Wednesday, February 17, 2010

Surviving the Home Haircut

During my twenties, I cut my hair constantly. I experimented with layers, bangs, different lengths -- you name it. Maybe it stemmed from my love of scissors, which I get from my mother. She had a pair of stainless steel sewing Singer's, which now are as old as me, and they still cut through jeans like a knife through butter. As a child, the clicking sound they made was sensational -- the undulating rhythm of creativity at work.  When A was born I vowed not to touch her hair for several years. Her hair was precious in a way mine had never been. But then during a painful, cry-filled, teething day, A started yanking furiously at her hair as it fell uncomfortably in her eyes. The time had come for her first haircut.

I took a couple of deep breaths before I started, and though I merely trimmed the front, I felt a pang of, strangely, guilt? For fifteen and a half months these loving locks had grown with my little girl.  In the end, A was so relieved to have the hair out of her face that amidst the swollen gums she quieted down. I'd helped her cope. And when I took a step back, I saw that the new fringe was a bit Betty Page!

Since then, I've given her a full-on haircut, and experienced none of the emotions I originally had. It was easy. I realized that children need haircuts regularly to maintain healthy hair, just as adults do. It rejuvenates hair growth by alleviating some of the weight. And sure a little kid's ends don't endure the same amount, or kind, of wear and tear that an adult's does, but the ends are the oldest area of every strand. And with A's curly hair, it was refreshing to see how much more her ringlets bounced and spiraled naturally with less weight.

The trick to a successful, at-home haircut is to have a good pair of scissors. Just like with food prep where you're less likely to cut yourself with a sharper knife, your child's hair will be cut more safely and efficiently with a solid pair of hair-cutting shears. Our last haircut took all of ten minutes. I didn't have a smock so I took a small garbage bag and cut out three holes: one at the bottom seam for her head, and then two at the side seams for her arms. You can place a cotton bib underneath the smock for added protection from the falling locks. A went into the high chair, Sesame Street was turned on, and I gave her a snack cup.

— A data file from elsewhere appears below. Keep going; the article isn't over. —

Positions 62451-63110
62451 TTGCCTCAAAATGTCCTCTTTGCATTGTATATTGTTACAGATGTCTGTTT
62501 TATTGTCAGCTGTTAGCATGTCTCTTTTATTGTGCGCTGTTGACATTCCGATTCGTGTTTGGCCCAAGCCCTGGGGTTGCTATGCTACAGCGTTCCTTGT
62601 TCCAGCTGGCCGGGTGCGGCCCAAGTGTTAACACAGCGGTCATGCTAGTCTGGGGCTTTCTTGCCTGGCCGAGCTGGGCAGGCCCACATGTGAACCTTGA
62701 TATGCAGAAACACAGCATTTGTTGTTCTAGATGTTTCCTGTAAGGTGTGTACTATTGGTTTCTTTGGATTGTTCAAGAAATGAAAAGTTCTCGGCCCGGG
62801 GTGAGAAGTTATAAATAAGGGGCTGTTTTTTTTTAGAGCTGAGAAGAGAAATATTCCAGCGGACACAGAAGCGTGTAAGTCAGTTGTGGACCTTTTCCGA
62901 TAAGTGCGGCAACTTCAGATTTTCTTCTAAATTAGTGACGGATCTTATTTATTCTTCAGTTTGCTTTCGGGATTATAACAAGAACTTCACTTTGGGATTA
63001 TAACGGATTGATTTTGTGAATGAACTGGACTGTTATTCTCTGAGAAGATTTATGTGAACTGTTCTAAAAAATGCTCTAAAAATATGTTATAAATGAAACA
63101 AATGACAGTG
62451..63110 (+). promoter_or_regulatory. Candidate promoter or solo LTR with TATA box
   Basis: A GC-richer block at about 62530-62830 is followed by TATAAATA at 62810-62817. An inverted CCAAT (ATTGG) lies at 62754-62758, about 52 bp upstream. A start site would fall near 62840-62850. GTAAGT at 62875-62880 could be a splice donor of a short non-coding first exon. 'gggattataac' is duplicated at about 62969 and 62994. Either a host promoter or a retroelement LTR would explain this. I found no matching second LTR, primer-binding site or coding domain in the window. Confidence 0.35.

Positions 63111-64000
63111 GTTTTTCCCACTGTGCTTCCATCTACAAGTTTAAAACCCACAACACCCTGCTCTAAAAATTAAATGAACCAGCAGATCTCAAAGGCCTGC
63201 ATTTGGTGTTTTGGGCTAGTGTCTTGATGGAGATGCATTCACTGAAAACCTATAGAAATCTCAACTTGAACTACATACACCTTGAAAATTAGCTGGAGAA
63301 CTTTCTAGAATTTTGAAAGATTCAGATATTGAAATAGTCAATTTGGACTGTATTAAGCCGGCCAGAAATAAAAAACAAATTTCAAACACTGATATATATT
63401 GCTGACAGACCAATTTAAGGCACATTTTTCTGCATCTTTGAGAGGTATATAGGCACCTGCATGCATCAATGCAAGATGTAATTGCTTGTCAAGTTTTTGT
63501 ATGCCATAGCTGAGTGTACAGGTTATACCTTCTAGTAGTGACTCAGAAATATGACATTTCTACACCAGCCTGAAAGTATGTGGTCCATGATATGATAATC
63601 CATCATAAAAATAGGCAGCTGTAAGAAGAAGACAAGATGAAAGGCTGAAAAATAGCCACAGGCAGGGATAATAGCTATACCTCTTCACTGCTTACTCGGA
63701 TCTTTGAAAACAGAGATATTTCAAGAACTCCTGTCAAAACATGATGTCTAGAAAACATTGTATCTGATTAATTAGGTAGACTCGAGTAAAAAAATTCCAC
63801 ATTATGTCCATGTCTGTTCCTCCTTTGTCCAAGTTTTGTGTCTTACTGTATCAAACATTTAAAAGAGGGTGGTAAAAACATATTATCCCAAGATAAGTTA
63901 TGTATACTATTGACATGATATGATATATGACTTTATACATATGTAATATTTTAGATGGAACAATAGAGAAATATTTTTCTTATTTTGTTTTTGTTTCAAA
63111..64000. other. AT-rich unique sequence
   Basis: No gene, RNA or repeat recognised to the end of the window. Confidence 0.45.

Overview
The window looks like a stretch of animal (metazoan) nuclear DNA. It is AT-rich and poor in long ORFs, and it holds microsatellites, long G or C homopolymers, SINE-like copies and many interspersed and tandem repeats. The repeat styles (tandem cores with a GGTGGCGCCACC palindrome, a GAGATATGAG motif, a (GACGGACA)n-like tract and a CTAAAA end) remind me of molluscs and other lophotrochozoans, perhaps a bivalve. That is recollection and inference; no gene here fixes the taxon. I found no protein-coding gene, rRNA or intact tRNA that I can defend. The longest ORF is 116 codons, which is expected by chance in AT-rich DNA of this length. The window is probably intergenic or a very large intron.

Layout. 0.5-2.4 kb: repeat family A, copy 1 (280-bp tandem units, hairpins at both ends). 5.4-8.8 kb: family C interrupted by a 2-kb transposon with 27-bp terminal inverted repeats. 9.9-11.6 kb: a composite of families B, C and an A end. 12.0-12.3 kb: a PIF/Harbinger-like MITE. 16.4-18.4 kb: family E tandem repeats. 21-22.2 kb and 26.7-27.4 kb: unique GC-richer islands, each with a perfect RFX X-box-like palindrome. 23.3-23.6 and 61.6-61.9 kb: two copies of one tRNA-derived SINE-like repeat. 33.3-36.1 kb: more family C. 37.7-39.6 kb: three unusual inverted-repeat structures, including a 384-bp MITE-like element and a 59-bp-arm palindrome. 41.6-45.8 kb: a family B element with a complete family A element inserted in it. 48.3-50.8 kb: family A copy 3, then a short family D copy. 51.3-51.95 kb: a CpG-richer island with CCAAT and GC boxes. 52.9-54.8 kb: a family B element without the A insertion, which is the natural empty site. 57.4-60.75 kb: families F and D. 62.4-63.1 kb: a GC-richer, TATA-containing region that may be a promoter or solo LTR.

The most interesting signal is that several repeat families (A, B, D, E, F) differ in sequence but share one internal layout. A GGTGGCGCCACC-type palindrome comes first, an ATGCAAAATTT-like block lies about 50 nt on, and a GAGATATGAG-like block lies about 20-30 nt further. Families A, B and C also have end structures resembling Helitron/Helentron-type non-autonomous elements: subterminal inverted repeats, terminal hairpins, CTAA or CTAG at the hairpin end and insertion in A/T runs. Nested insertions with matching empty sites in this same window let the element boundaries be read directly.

With A's curls, my plan of attack was to go around her in a circle and take a 1/2-inch off as evenly as possible. And with curlier hair, remember that when it's wet it appears longer than it is, so be careful not to take off more than you'd like. After spraying her hair with water, I combed it out, removing all the tangles. Then, using the comb to grab one-inch sections of hair from the roots (working around her head in a downward spiral from the crown), I would slide the sections through the index and third fingers of my left hand (I'm a rightie), stopping just short of a 1/2-inch from the ends. At that point I would snip with the scissors in my right hand. I took some photographs with A's doll to illustrate.

While cutting, your fingers should always be there in between the scissors and your child as a safety. You can still manage even lines while using your fingers to hold the hair against their neck, forehead, ear, etc. If you're having trouble keeping your child still -- bangs can be particularly challenging -- you can always try when they're asleep, and/or have a friend/husband/partner help you hold their head. One trick I've used for both my fringe and A's is to cut at an angle (see photo) as you go across. This will give you a softer, easier to cut, line.

Pro Cut 1-2-3:

1) I love these scissors by Diane Professional ($65). They saw me through some of my own at-home haircuts and now they're navigating A's.

2) A spray bottle ($3) filled with water is useful not only for haircuts but for daily styling and detangling. Our spray bottle was actually what kept A still for most of her last haircut. She kept spraying her face with it, exclaiming, "OOOH!"

3) The comb I use for A is this Mason Pearson ($26) one. It is a great detangler for both straight hair like mine or curlier hair like hers.


Disclaimer: Nuy Cho has no affiliation to any of the beauty companies mentioned on

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